The Broadband Barrier Blocking Telehealth Expansion in Rural America

A doctor uses telehealth technology to video conference with a patient

With telehealth technology, rural patients can meet with their doctor remotely, eliminating the need for long drives.

Access to healthcare has always been a struggle for rural communities. Too often, the sick, elderly, and disabled have had to drive hours just for basic medical needs. Telehealth is a viable health care solution for rural communities, but there is still a significant barrier standing in the way, and that barrier is insufficient broadband.

Telehealth: What is it?

The Health Resources and Services Administration (HRSA) defines telehealth as the use of electronic information and telecommunications technologies to support and promote long-distance clinical health care, patient and professional health-related education, public health and health administration. These technologies include things like video conferencing, the Internet or things, store-and-forward imaging, streaming media, and terrestrial and wireless communications.

Telehealth provides a world of resources rural patients wouldn’t otherwise be able to access. Virtual appointments give patients with mobility or transportation issues an opportunity to connect with a doctor or nurse without having to travel to see them. For those with ongoing health problems, there are apps and online services available to track medications, view test results, and provide important reminders, like when it’s time to schedule your next appointment.

The easy access to information telehealth creates allows healthcare providers to better serve their patients. Health history information is easily shared between providers, and virtual consultations enable primary care doctors to reach out to specialists with questions about patient care, reducing time and travel restrictions that might otherwise be a barrier to receiving the right care. Remote patient monitoring allows providers to observe changes in patient health, even from a distance, and provider-supplied online portals make it easy for patients to schedule appointments, communicate with their doctor, and request prescription refills all in one place.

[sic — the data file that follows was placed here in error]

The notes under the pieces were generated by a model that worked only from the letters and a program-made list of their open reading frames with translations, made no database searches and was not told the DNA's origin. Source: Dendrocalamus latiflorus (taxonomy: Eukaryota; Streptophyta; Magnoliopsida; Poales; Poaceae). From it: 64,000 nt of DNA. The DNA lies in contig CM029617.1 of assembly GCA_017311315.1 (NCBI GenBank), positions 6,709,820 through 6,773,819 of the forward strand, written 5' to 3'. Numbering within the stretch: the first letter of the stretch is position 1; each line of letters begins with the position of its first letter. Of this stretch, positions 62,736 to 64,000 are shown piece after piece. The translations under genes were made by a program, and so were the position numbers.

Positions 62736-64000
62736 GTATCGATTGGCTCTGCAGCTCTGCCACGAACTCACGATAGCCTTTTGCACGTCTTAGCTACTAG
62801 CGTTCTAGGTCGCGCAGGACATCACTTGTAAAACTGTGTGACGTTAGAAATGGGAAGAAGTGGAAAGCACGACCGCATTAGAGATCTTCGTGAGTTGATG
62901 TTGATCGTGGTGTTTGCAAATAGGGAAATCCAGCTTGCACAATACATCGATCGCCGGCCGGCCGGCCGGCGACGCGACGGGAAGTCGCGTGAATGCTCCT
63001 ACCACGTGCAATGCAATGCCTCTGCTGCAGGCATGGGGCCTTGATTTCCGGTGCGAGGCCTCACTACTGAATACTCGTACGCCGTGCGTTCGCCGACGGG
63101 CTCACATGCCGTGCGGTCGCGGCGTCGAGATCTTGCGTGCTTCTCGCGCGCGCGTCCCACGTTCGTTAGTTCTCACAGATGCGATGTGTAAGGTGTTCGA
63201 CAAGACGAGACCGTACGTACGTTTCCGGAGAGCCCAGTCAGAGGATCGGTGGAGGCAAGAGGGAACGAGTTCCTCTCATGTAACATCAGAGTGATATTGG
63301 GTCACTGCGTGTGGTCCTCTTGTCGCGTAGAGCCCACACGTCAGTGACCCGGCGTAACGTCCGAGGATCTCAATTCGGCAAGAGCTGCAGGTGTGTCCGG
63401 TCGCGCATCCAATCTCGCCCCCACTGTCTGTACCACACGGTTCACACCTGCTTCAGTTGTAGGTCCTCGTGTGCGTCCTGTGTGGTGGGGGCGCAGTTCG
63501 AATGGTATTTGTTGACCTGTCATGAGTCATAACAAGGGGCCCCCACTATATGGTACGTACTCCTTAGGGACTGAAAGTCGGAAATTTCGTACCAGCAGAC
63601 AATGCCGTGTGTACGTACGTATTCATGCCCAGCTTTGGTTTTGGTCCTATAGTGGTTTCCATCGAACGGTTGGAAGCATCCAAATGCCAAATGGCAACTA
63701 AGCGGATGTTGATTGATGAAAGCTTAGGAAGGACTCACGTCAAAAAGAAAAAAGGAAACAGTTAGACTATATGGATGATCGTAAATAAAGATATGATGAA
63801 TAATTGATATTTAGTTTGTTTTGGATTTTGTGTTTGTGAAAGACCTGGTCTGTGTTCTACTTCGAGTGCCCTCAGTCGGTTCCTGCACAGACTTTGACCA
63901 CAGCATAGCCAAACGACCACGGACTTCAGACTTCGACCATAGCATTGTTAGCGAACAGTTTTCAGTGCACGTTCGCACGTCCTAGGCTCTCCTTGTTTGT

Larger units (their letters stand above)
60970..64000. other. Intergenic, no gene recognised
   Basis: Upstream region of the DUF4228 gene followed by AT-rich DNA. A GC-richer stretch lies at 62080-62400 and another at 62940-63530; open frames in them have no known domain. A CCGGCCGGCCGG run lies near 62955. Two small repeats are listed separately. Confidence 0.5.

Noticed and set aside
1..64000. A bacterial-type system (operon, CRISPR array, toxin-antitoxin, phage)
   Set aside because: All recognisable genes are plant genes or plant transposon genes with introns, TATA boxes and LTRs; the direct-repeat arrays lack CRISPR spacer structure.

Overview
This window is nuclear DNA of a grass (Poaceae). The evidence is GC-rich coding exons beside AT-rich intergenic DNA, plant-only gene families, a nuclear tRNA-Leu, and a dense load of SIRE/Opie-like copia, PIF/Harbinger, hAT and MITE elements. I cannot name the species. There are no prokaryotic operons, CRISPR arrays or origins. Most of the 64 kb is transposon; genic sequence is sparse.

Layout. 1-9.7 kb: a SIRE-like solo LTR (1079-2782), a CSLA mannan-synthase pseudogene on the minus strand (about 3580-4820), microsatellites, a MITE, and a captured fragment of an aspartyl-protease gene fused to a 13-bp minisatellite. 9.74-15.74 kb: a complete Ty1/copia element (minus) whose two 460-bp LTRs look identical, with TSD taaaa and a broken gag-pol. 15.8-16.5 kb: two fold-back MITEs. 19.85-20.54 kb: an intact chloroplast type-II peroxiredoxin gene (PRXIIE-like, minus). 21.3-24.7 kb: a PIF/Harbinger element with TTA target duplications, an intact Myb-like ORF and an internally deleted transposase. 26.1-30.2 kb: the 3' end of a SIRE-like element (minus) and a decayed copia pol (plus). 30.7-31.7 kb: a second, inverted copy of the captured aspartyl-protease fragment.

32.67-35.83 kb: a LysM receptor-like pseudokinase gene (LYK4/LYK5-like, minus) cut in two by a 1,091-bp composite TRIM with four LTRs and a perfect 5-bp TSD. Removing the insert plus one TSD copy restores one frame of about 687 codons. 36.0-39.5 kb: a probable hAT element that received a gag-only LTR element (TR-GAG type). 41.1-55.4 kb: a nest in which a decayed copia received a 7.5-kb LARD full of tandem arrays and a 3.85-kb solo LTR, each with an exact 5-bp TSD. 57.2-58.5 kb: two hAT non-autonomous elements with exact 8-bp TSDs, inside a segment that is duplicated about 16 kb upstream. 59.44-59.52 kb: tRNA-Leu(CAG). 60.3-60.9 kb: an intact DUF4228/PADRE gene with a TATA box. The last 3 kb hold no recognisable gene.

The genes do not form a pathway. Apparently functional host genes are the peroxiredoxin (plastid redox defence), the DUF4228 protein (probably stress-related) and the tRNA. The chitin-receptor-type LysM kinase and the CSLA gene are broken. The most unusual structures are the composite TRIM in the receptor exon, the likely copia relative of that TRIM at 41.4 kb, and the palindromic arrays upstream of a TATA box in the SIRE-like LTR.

Reaching the Rural Communities

The majority of areas OTELCO serves are very rural. In Alabama, one of OTELCO’s most extensive service areas, residents identified insufficient access to health-care as their number one health concern; this is not surprising, considering that Alabama ranks among the states with the least access to healthcare in the country. Missouri, another state with OTELCO services, is also among those states lacking adequate healthcare coverage. Both of these states are made up of vastly rural populations.

A doctor uses telehealth technology on his laptop.

Even as telehealth technology advances, rural communities are still restrained by their poor broadband connections

With ongoing technological advancements, telehealth has the potential to provide some much-needed health care to these rural areas.  Unfortunately, those advancements won’t do any good without an adequate Internet connection.  Maine, another state served by OTELCO, is the most rural state in the country, and like Alabama and Missouri, it struggles with health-care coverage. At a recent legislative hearing for broadband expansion in Maine, Lisa Harvey-McPherson of Northern Light Health gave testimony on the critical role broadband plays in telehealth.

In her testimony, Harvey explained that “Maine is a state with limited resource and advancing [t  elehealth] technology is the most cost-effective opportunity we have to increase access to a variety of health care.” She went on to paint a picture of the numerous health services that could be provided by telehealth technology, and how they are all “limited by Maine’s inadequate broadband infrastructure that cannot accommodate the Internet speed required to consistently support the technology.”

Investing in Rural Broadband

There is no set speed required to access telehealth services, but experts have landed on a minimum of 15/3 Mbps. Right now in the U.S., 39% of rural communities can’t even access speeds up to 10/1 Mbps. It is safe to say that rural communities are not equipped to sustain telehealth services and without local providers, they are left with little to no healthcare options.

OTELCO wants to bridge the “digital divide” that – among many other things – keeps rural American’s from accessing telehealth services.  That is why we are dedicated to improving broadband in rural areas. We do this by investing in municipal broadband projects as much as possible: actively participating in the municipal broadband community, and most of all,  by building out Lightwave Fiber Internet wherever and whenever we can.

OTELCO invests in Fiber-optic Internet because we believe it is the future of broadband. With the symmetrical speeds fiber provides, rural communities can easily access the telehealth services they need.  In 2018, OTELCO devoted $2,085,000 in fiber expansion. With that money, we were able to bring faster Internet to some 1,800 rural locations. OTELCO will continue to expand our Lightwave network to rural communities across the country so that everyone can access the benefits of technology like telehealth.

Check Out OTELCO's Interactive Fiber Map to See if You are Fiber Eligible